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Hard Rock unveils plans for Atlantic City casino hotel

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Hard Rock Chairman Jim Allen, center, answers a reporter's question Wednesday at the Hard Rock Cafe in Atlantic City.
Hard Rock Chairman Jim Allen, center, answers a reporter's question Wednesday at the Hard Rock Cafe in Atlantic City. - ()

Hard Rock International formally unveiled its plans Wednesday for the $375 million renovation of the recently acquired former Trump Taj Mahal casino and hotel in Atlantic City.

Set to open in summer 2018 as the rebranded Hard Rock Hotel & Casino Atlantic City, the Boardwalk property will feature two separate 7,000-plus-seat multipurpose arenas, a larger Hard Rock Cafe, redesigned hotel rooms and an updated casino floor that will include 2,400 slots and 130 table games.

Hard Rock Chairman Jim Allen said Wednesday that the company plans to "do it right" with its renovation plans, aiming "to create a true entertainment destination, not just a gambling destination."

Though Hard Rock is based in Florida, the company played up its local ties Wednesday. Allen is an Atlantic County native and investors in the project include the Jingoli family of Lawrenceville and the Morris family of Piscataway.

"We don't forget where we came from, and that's why we're back here," said Jack Morris, CEO of Piscataway-based Edgewood Properties.

Allen, who noted that the deal for the property had been finalized with billionaire investor Carl Icahn and that "the funding is in place to move forward," added that Hard Rock believes it can not only be profitable in the Atlantic City market, but that it won't need to poach customers from other properties, either.

"We are very confident that we can grow the market," Allen said.

The Taj Mahal has been shuttered since October, when Icahn and former management company Trump Entertainment Resorts closed the property due to poor performance and an ongoing labor strike over what members of Unite Here Local 54 deemed to be inferior benefits included in recent contract negotiations.


Though President Donald Trump's name adorned the casino up until earlier this year, the former Atlantic City real estate mogul has not had an ownership stake in the property for many years.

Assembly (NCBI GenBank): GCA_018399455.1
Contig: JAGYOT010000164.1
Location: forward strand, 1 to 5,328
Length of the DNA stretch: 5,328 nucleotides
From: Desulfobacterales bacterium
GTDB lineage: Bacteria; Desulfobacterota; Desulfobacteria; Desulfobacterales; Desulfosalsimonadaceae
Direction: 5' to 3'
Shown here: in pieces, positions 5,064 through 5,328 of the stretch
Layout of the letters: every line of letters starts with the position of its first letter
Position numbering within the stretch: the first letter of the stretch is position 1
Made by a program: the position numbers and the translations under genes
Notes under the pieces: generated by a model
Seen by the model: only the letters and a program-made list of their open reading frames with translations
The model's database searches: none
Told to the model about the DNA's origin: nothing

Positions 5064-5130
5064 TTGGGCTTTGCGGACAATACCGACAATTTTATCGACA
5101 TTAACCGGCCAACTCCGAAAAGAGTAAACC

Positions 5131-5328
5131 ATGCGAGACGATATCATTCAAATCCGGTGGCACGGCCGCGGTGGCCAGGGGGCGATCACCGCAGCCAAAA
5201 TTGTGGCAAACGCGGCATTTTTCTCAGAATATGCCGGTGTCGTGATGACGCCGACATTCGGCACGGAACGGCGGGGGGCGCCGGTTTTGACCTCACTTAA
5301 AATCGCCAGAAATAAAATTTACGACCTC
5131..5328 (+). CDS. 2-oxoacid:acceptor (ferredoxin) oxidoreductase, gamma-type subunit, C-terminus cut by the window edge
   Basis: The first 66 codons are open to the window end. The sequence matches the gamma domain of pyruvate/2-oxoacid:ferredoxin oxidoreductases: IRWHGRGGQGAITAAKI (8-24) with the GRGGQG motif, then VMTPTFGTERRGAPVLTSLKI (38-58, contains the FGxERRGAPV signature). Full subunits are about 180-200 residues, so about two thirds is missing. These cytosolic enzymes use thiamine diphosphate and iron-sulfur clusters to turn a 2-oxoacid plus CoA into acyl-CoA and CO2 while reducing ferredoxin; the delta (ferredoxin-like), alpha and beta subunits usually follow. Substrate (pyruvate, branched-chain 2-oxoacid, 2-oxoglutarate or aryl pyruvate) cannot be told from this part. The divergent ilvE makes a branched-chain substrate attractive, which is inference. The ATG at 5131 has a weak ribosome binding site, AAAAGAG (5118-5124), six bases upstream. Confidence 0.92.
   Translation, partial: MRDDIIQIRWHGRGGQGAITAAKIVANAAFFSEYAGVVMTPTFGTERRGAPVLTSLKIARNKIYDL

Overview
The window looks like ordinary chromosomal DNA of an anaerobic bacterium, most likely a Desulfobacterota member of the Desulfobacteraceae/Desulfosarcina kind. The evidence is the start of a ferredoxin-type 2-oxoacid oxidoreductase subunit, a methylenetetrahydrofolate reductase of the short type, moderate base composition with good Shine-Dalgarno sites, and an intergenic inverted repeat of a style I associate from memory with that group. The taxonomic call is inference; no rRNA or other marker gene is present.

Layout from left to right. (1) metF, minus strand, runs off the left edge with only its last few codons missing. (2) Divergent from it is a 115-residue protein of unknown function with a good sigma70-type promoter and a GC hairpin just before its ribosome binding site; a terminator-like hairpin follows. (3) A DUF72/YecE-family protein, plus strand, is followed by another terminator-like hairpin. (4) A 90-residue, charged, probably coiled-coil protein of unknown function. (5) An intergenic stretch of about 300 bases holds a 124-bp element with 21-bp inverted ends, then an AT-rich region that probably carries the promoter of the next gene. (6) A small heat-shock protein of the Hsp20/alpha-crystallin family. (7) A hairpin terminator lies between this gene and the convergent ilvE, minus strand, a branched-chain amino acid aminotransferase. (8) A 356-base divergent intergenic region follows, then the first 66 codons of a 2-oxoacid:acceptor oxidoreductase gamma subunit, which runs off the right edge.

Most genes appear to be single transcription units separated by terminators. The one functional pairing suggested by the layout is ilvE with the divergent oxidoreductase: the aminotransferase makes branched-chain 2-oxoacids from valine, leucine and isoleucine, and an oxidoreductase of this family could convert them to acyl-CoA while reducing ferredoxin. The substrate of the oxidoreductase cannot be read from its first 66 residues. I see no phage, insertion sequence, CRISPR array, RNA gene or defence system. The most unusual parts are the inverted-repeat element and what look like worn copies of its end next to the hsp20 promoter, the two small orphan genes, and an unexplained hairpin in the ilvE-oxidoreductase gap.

Hard Rock says the property will lead to 3,000 permanent positions and 1,000 construction jobs.

That was music to the ears of several of the state's elected officials present at Wednesday's unveiling.

Gov. Chris Christie said he is "thrilled to welcome" Hard Rock to the state and noted that the company's investment is a sign to all that "Atlantic City is worth coming into (and) worth working with."

"This is an extraordinary brand that's coming here to Atlantic City in a very big way," said Christie, who added that he didn't think Hard Rock "would come here if they didn't think they could make money."

Christie said that, collectively with Senate President Steve Sweeney (D-West Deptford), his administration has "shown that we're committed to doing the hard things in Atlantic City," a place he said was previously far too accustomed to doing the "easy things."

"Whatever we need to do to get the previous governmental obstacles out of the way, we will do that," said Christie.

Sweeney called Wednesday a "good day" for the state.

"We're bringing Atlantic City back," Sweeney said. "We're bringing jobs back."

Local officials appear to also be on board. State Sen. Jim Whelan (D-Northfield) called the project "good stuff" and Mayor Don Guardian added that the Hard Rock development was "a great way to rebuild our city."

The project even received the thumbs-up from Steven Van Zandt, the Bruce Springsteen & the E Street Band guitarist and actor of “The Sopranos” fame, who was on hand Wednesday.

"These guys are going to do it right this time," Van Zandt said.

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